David Moody was born in 1970 and grew up in Birmingham, UK, on a diet of trashy horror and pulp science fiction books and movies. He worked as a bank manager and as operations manager for a number of financial institutions before giving up the day job to write about the end of the world for a living. He has written a number of horror novels, including AUTUMN, which has been downloaded more than half a million times since publication in 2001 and has spawned a series of sequels and a movie starring Dexter Fletcher and David Carradine. Film rights to HATER were snapped up by Guillermo del Toro (Hellboy, Pan's Labyrinth, Pacific Rim) and Mark Johnson (producer of Breaking Bad and the Chronicles of Narnia films). Moody lives with his wife and a houseful of daughters and stepdaughters, which may explain his pre-occupation with Armageddon.
When did you first start writing?
I remember it well - I started writing seriously (i.e. with a plan and objectives) on 1st January 1994. I grew up a huge fan of horror and science-fiction books and films, and when I left school I wanted to make movies. Unfortunately I didn't have any relevant experience back then, nor did I have any obvious means of getting any. Film courses were few and far between in those dark, pre-Internet days, and I needed to earn some money first! I ended up working for a high street bank (about as far removed from my dream vocation as I could get). But the stories I'd always dreamed of filming just wouldn't go away, and after a few attempts at writing screenplays, a decided to try writing more traditional prose. I told myself I'd write a page a day, and that I wouldn't go back and start editing until I'd finished each full draft. By the end of May 1994 I'd written my first novel.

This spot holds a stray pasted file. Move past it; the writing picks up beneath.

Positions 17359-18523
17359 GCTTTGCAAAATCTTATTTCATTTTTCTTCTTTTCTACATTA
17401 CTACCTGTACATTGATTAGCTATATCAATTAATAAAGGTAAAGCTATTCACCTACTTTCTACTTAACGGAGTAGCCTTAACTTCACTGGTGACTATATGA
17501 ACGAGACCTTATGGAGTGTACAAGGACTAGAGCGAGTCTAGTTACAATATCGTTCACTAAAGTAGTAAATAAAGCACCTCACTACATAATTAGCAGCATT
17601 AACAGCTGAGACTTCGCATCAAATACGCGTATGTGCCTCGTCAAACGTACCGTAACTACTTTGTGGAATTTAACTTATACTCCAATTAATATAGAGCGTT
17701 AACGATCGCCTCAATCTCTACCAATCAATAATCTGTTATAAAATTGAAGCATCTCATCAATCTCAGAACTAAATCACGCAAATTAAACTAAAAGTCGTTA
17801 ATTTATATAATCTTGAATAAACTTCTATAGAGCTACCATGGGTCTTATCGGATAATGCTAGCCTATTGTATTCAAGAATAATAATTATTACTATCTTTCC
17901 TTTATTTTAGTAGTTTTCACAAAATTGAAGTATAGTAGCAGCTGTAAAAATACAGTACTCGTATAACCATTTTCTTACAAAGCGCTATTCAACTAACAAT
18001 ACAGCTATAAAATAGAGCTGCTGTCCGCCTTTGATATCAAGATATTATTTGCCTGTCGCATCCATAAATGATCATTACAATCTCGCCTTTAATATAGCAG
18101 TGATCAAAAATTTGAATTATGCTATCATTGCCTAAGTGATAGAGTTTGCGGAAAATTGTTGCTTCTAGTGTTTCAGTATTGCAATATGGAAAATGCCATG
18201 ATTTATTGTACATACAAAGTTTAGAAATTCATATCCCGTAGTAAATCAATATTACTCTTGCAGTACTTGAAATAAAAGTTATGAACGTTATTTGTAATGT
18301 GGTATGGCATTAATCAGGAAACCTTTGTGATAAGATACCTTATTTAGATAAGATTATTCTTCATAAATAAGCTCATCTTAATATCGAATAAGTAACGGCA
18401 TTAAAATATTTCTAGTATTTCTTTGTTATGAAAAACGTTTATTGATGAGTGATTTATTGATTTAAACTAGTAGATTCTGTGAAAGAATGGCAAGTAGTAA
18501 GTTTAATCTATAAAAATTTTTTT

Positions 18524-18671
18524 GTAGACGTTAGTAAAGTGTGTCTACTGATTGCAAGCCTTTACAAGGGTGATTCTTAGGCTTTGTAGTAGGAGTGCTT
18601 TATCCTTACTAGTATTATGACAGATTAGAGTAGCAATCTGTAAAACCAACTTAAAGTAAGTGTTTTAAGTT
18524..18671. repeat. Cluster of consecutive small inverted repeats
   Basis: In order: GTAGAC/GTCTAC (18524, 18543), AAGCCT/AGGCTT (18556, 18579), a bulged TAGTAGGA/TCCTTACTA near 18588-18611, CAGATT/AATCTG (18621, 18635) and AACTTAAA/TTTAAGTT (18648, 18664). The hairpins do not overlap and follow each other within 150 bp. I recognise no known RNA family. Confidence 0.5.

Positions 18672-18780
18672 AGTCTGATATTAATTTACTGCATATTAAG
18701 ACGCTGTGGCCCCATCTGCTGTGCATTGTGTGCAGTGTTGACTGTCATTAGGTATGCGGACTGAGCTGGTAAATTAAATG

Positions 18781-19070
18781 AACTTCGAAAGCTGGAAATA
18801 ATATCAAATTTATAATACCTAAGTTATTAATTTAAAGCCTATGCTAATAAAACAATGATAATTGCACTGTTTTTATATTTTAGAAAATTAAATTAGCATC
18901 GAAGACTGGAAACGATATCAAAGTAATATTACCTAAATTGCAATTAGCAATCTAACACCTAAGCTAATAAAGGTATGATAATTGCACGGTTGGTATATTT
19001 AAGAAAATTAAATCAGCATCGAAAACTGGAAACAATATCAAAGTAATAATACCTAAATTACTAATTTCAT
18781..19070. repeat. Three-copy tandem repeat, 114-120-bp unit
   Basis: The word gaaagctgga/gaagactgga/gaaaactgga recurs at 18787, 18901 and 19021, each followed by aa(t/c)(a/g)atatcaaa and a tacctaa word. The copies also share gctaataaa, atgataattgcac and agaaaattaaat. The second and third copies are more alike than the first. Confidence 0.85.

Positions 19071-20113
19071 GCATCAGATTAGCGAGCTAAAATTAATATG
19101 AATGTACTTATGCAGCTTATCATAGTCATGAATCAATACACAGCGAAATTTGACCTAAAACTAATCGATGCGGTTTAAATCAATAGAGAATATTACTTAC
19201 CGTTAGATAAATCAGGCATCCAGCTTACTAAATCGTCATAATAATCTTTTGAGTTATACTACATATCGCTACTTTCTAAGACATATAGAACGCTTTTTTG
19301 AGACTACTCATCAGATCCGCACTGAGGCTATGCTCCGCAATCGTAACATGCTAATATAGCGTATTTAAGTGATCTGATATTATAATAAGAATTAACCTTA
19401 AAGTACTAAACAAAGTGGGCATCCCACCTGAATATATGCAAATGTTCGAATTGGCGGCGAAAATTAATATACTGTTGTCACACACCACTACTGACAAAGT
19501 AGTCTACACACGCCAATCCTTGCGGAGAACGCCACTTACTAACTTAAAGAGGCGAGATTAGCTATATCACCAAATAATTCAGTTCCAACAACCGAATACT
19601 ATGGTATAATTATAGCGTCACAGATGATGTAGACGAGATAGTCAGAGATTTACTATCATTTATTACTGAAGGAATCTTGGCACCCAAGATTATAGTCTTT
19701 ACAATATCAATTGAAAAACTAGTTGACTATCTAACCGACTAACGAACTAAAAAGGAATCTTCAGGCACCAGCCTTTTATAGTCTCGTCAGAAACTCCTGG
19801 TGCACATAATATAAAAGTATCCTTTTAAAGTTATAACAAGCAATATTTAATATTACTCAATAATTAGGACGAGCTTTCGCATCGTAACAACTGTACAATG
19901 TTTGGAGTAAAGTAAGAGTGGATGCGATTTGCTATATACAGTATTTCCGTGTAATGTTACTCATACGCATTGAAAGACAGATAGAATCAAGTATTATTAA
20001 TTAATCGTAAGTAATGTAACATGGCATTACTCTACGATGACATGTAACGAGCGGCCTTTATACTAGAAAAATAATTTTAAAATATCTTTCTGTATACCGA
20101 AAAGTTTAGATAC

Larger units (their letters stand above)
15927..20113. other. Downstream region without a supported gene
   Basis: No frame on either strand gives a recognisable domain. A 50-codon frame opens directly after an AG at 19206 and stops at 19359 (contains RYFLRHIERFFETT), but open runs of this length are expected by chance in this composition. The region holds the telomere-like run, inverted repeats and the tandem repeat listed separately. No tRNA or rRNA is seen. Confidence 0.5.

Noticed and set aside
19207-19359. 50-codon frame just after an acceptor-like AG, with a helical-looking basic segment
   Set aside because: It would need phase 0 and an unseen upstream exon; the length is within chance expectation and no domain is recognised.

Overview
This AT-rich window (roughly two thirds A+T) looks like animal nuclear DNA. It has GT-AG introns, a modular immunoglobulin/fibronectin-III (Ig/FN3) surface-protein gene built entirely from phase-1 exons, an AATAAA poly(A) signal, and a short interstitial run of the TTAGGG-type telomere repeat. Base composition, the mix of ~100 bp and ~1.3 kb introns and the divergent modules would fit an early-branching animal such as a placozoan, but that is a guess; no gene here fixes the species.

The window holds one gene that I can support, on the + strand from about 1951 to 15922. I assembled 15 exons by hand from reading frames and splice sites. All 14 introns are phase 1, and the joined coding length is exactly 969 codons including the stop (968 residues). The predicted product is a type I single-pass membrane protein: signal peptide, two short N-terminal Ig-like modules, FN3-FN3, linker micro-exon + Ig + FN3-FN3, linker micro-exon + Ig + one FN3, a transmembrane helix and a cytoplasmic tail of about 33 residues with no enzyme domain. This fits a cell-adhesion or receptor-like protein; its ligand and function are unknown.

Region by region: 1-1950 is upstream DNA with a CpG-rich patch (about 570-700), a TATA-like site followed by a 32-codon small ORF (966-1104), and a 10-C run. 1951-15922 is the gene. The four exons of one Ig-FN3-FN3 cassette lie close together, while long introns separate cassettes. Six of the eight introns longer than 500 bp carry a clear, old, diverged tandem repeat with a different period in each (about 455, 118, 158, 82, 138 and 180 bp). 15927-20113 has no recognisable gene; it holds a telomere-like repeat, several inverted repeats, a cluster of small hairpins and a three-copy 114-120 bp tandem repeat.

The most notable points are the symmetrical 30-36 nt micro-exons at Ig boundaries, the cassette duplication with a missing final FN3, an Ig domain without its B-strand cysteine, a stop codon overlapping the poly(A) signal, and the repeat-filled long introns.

What's the story behind your latest book?
My latest book is actually my oldest book! I struck lucky (or so I thought) when my debut novel, Straight to You, was published in 1996. However the book sank without trace, and rightly so. Looking back with the benefit of twenty years writing experience and several hundred thousand books sold, I grew to hate my first published work. But I loved the story and so, apparently, did a lot of other people. So I rewrote it. The basic premise, the characters' names and a few key scenes are all that remain from the original.
From the never-ending nightmare of domestic bliss to the search for the ultimate body modification, from warring families to warring nations, from the last minutes before doomsday to the polluted shores of the post-post-apocalypse, THE LAST BIG THING highlights how thin the line between the ordinary and extraordinary can be.
A dark and dirty horror novel from the author of HATER. A spate of brutal murders occur in and around the small town of Thussock. The bodies of the dead – savagely mutilated, unspeakably defiled – are piling up with terrifying speed. There are no apparent motives and no obvious connections between the victims, but the killings only began when Scott Griffiths and his family arrived in town...
The sun is dying. The temperature around the world is rising by the hour with no sign of any respite. At this rate the planet will soon become uninhabitable; all life extinguished. It might be weeks away, it might be days… we may only have hours remaining. Society is crumbling. Steven Johnson’s wife is hundreds of miles away and all that matters is reaching her before the end of everything.
David Moody presents the final book in the acclaimed Autumn series, available for the first time since 2008.
The human race is finished. Mankind is all but dead and only a handful of frightened individuals remain. Part-companion, part-guidebook and part-sequel, Autumn: The Human Condition follows the individual stories of almost fifty desperate survivors through their final dark days.
The most important event in human history takes place in the middle of nowhere. Perspectives are altered. Perceptions are changed. Nothing will ever be the same again. Is this a moment of deliverance for the human race, or the beginning of its end? Tom Winter thinks he knows, but if he's right, then seven billion other people are wrong.